1. That’s 8 servings for the entire batch, or 4 servings per 8″x8″ pan.
  2. When I make this recipe using Barilla wavy lasagna noodles and two 8”x8” pans, I usually have three or four noodles left over. I’ve calculated the nutrition information to reflect that. If you use the whole box, your nutrition values will be different.Lasagna NutritionLabel.png

Lasagna


Ingredients


1 (16-oz.) package lasagne noodles
6 cups Homemade Marinara Sauce
1 lb. hot Italian sausage (may substitute sweet, or ground beef)
2 eggs
15 oz. Ricotta cheese
9 oz Romano, Parmesan, or a combination of both
1 lb Shredded part-skim mozzarella cheese
3 Tbsp chopped fresh parsley (sub 3 tsp dried)

Directions


1.) Set aside 1 cup of the mozzarella. Cut the Romano and/or Parmesan into chunks, and place in the bowl of a food processor fitted with the metal blade. Pulse until cheese is uniformly crumbled. Set aside 1 oz.
2.) Cook the sausage until done, transfer to paper towels to drain. It doesn’t matter how you do the cooking. I’ve grilled and pan-fried links, and pan-fried loose sausage that I either bought that way or squeezed out of the casings. If you’re using loose sausage and breaking it up as it cooks, you can skip step 3.
3.) When cool enough to handle, pulse in food processor until roughly uniform.
4.) Cook the lasagna noodles according to package directions. When they’re done, drain them well and lay them in a single layer on a lightly oiled baking sheet or piece of plastic wrap so they won’t stick to each other. I used two half-sheet pans and a corner of my (clean) counter, which I also oiled lightly.
5.) In a medium bowl, beat eggs with a fork or spoon. It doesn’t have to be thorough, just enough to blend the yolks into the whites a bit. Add Ricotta and mix well.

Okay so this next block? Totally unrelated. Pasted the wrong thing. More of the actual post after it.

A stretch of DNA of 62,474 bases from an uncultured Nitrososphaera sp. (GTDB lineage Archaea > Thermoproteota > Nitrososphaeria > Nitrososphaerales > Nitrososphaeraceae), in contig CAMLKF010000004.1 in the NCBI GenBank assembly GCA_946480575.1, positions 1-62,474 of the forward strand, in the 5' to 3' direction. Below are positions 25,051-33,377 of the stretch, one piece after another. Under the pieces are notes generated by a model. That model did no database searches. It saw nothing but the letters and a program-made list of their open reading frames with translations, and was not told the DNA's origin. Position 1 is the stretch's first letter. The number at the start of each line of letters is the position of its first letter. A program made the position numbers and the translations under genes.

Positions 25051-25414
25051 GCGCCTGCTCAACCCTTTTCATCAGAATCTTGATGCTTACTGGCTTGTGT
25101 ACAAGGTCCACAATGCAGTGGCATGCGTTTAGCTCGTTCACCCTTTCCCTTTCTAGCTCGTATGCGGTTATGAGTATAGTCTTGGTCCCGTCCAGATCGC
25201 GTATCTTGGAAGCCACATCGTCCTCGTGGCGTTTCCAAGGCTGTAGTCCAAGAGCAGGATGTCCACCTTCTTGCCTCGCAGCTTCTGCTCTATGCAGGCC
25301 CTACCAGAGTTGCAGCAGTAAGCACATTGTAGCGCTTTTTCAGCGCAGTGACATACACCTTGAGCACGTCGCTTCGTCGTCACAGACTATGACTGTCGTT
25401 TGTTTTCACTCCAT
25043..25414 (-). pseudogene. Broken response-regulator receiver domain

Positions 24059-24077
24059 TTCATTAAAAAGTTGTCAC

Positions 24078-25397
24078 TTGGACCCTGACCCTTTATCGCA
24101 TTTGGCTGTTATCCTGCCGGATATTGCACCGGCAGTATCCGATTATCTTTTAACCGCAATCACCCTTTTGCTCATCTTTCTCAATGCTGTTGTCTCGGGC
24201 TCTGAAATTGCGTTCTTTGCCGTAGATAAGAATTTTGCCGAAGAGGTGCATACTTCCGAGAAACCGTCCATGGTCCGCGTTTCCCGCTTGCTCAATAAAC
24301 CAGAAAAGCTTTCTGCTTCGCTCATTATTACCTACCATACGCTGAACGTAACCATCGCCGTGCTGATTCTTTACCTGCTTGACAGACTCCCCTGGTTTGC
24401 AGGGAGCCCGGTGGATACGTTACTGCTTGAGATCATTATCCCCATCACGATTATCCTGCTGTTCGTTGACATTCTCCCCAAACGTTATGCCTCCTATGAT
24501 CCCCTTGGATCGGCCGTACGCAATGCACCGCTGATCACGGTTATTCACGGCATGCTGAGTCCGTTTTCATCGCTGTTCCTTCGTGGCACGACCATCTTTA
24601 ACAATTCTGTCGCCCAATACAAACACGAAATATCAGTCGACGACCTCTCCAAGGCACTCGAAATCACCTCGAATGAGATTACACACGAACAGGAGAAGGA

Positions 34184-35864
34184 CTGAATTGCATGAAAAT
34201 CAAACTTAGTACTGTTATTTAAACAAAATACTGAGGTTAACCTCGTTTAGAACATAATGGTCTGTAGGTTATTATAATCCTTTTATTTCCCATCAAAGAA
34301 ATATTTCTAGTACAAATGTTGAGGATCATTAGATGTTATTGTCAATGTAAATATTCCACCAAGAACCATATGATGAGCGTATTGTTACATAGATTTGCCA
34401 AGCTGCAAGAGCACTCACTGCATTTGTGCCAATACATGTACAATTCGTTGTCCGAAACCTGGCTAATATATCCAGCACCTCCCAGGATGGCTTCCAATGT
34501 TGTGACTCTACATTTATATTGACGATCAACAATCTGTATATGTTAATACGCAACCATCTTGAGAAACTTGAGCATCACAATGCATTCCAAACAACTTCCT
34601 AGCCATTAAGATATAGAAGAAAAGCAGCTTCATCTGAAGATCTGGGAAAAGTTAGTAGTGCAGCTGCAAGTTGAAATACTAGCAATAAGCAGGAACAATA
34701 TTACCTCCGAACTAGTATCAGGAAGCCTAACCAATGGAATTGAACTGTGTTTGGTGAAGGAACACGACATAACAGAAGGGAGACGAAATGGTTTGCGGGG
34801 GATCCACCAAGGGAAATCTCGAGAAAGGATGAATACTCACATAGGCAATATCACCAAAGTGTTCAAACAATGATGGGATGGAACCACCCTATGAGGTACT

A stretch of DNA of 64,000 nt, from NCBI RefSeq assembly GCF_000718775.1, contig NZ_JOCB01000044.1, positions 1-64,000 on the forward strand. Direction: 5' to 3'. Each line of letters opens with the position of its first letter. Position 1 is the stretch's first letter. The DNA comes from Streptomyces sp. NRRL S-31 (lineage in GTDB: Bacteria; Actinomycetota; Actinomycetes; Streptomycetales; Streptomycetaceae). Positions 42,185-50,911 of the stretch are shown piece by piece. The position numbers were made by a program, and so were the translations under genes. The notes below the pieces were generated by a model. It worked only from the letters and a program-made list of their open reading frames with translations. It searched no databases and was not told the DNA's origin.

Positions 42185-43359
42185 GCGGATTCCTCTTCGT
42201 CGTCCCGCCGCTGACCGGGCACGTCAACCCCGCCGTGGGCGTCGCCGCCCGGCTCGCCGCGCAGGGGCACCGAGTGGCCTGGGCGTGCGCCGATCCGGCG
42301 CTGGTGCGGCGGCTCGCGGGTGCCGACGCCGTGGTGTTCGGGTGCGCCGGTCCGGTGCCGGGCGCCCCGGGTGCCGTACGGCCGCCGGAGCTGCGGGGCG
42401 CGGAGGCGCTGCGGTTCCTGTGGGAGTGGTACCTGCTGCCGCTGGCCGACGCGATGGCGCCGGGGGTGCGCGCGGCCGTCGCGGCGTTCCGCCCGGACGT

6.) Add the crumbled Romano and/or Parmesan, omitting the ounce you set aside in Step 1, and mix well again.
7.) Arrange your sauce, noodles, ricotta mixture, mozzarella, parsley, and sausage in a line, with your lasagne pan(s) in front of you. Place a half cup of sauce in the bottom of each pan and tilt the pan to spread the sauce around.
8.) Place a single layer of noodles on top of the sauce, oriented horizontally, cutting as needed to fit.
9.) Spread one-fourth of the ricotta mixture over the noodles, dividing it evenly between the two pans. It doesn’t have to be a uniform layer, or even very neat.
10.) Sprinkle one-fourth of the mozzarella evenly over the ricotta mixture.
11.) Sprinkle one-fourth of the parsley.
12.) Sprinkle one-fourth of the sausage over the cheeses and parsley.
13.) Drizzle about 1½ cups of the sauce over the sausage, and gently spread it around a bit. It doesn’t need to be perfect.
14.) Repeat the layers: noodles, ricotta mixture, mozzarella, parsley, sausage, and sauce three more times. With each layer, change the direction of the noodles. My noodles were horizontal in the first layer, so the second is vertical and the third horizontal again, etc. The last layer is sauce, and you can put a little extra here if you have some left over. Sprinkle the reserved cheeses over the top. Cover the lasagna tightly with foil.
If you’re making the lasagna ahead of time (up to a day in advance) you can pop it in the fridge once you’ve assembled it and covered it with foil, and do the cooking later. You’ll need to add 10 – 15 minutes of cooking time before removing the foil, to compensate for the chill of the fridge. If you’re making it more than a day in advance, you’re best off cooking it now and reheating later.
15.) Preheat the oven to 375℉. Bake for 45 minutes, then remove the foil. Return to the oven and bake for another 15 minutes.
16.) Remove the lasagna from the oven and let it sit for 5 – 10 minutes before serving.

Leave a Reply

Fill in your details below or click an icon to log in:

WordPress.com Logo

You are commenting using your WordPress.com account. Log Out / Change )

Twitter picture

You are commenting using your Twitter account. Log Out / Change )

Facebook photo

You are commenting using your Facebook account. Log Out / Change )

Google+ photo

You are commenting using your Google+ account. Log Out / Change )

Connecting to %s